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Economic Implications of an Ageing Australia


Productivity Commission


Government of Australia

2005

Productivity Commission Staff Working Paper

Abstract:     
The commissioned study into the ageing of Australia's population was released April 2005. The Commission found that one quarter of Australians will be aged 65 years or more by 2044-45, roughly double the present proportion. This gives rise to significant policy challenges. The Commission maintains that policy responses would have to be broad and at all levels of government. Policy measures will be needed to reduce the fiscal pressure from ageing and/or to finance the fiscal gap. Reforms would be needed in key human service areas, such as health and aged care, where the pressures of an ageing population will impact most.

The resulting fall in labour force participation would also need to be addressed. The Commission shows that raising labour force participation and productivity can partly offset the impacts of an ageing population. These would enhance income growth, helping to sustain economic growth and living standards, and increase the capacity to pay for the costs of ageing, as well as through taxation.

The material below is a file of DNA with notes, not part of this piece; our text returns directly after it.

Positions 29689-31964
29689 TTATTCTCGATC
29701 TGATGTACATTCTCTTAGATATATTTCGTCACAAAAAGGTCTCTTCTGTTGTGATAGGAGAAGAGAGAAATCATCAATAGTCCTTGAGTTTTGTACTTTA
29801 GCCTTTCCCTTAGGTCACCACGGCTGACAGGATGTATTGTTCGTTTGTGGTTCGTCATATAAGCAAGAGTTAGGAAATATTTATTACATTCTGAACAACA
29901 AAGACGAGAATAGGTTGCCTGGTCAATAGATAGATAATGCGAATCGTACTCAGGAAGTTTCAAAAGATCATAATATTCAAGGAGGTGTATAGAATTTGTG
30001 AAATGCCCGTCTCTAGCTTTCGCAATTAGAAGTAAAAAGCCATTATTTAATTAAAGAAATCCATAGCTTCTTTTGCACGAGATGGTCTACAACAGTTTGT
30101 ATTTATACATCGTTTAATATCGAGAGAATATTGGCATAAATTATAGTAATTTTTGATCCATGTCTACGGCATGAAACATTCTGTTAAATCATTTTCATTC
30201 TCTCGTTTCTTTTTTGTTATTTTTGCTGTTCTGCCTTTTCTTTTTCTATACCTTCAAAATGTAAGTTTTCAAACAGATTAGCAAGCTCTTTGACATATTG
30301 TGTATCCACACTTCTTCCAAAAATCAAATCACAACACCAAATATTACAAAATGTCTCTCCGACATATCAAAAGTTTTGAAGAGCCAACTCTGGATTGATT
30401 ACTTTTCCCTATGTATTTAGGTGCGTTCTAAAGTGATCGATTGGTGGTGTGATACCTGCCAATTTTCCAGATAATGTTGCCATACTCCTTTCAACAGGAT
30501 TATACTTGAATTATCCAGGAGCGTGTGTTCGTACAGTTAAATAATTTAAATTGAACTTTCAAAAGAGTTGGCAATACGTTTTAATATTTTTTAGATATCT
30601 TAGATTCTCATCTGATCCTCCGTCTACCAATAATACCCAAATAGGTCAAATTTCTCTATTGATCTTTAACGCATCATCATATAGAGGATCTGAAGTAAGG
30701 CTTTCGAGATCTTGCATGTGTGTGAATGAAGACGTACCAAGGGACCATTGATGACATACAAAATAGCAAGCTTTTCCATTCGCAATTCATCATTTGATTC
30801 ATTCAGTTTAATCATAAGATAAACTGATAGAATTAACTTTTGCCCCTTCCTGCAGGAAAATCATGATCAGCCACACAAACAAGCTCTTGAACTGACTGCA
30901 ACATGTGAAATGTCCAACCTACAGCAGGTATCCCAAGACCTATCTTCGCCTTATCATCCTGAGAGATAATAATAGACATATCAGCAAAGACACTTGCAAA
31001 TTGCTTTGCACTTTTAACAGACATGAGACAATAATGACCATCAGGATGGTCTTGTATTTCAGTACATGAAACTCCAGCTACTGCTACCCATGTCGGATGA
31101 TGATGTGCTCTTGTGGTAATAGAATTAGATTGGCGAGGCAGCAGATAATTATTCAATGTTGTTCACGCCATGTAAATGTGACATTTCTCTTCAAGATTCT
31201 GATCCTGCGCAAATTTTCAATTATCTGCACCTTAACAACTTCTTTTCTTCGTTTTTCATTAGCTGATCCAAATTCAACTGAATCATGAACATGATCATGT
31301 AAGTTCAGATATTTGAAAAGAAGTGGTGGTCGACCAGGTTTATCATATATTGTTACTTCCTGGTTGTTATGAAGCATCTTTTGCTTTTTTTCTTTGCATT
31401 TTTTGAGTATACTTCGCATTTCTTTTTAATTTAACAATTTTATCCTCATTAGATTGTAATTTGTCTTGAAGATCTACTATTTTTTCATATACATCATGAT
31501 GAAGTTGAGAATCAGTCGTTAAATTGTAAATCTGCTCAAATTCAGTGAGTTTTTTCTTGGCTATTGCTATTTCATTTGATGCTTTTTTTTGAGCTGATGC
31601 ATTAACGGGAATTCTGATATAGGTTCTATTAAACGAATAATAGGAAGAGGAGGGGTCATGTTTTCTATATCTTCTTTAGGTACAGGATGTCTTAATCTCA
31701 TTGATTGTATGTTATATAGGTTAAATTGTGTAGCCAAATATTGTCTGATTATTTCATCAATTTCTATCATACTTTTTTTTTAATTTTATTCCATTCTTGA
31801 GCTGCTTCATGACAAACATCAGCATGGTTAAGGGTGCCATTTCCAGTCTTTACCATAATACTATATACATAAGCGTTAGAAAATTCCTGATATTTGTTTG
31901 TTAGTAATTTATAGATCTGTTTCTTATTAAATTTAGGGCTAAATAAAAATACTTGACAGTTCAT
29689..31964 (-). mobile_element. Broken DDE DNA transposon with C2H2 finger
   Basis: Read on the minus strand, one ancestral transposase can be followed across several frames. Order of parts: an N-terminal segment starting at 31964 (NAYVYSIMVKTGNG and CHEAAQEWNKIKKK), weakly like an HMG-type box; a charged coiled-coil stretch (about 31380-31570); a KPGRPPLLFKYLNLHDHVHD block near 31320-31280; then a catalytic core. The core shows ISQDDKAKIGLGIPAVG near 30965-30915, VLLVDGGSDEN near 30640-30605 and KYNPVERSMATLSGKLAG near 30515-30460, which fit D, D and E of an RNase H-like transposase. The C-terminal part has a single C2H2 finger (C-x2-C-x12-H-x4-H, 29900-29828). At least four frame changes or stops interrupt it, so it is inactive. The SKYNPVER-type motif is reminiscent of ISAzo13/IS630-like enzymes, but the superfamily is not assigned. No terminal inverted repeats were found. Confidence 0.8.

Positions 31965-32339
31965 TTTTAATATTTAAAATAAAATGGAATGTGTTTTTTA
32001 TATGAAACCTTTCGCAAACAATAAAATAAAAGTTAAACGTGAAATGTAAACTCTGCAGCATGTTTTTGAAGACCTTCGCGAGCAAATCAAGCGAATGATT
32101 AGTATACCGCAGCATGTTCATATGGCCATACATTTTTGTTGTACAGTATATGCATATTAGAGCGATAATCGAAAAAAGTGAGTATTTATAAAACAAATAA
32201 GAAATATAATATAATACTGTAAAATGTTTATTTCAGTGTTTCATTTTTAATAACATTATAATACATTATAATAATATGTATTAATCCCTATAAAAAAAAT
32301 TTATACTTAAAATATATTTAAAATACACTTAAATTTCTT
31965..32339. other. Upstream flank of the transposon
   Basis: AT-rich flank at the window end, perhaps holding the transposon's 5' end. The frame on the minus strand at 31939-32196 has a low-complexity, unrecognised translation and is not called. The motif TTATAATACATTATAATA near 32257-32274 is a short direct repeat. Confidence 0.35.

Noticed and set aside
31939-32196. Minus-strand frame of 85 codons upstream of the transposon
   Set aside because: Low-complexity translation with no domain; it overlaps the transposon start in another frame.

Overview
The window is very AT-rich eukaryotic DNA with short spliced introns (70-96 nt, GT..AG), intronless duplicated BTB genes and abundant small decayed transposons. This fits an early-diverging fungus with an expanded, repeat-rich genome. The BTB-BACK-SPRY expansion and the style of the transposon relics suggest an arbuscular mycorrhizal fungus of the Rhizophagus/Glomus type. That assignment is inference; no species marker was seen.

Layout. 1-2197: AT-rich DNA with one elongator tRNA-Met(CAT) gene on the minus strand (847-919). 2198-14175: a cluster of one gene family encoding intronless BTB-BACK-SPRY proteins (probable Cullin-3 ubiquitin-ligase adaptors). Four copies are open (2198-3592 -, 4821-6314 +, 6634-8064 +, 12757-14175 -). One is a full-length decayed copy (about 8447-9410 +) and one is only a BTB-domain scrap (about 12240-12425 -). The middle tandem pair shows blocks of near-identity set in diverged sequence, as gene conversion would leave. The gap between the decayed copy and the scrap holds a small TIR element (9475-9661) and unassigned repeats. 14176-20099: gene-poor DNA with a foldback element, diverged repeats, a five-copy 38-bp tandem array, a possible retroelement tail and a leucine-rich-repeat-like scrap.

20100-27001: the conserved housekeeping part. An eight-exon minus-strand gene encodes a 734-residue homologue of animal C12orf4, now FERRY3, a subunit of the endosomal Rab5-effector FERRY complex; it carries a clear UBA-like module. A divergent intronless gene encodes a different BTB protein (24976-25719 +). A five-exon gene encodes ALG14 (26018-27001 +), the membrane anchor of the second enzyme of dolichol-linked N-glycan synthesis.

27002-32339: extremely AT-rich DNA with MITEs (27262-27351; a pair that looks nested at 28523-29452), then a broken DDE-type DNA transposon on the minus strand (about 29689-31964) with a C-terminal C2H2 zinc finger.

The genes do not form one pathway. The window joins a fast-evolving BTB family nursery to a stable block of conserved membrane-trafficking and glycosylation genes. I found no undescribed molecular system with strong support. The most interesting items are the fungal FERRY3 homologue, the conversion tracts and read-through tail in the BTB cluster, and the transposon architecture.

Number of Pages in PDF File: 470

Keywords: ageing, health, aged care, labour force, labour supply, economic growth, policy measures, productivity, demographic trends

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Date posted: June 9, 2005  

Suggested Citation

Commission, Productivity, Economic Implications of an Ageing Australia (2005). Productivity Commission Staff Working Paper. Available at SSRN: http://ssrn.com/abstract=738063 or http://dx.doi.org/10.2139/ssrn.738063

Contact Information

Productivity Commission (Contact Author)
Government of Australia ( email )
Level 28
35 Collins St.
Melbourne, Victoria, Victoria 3000
Australia
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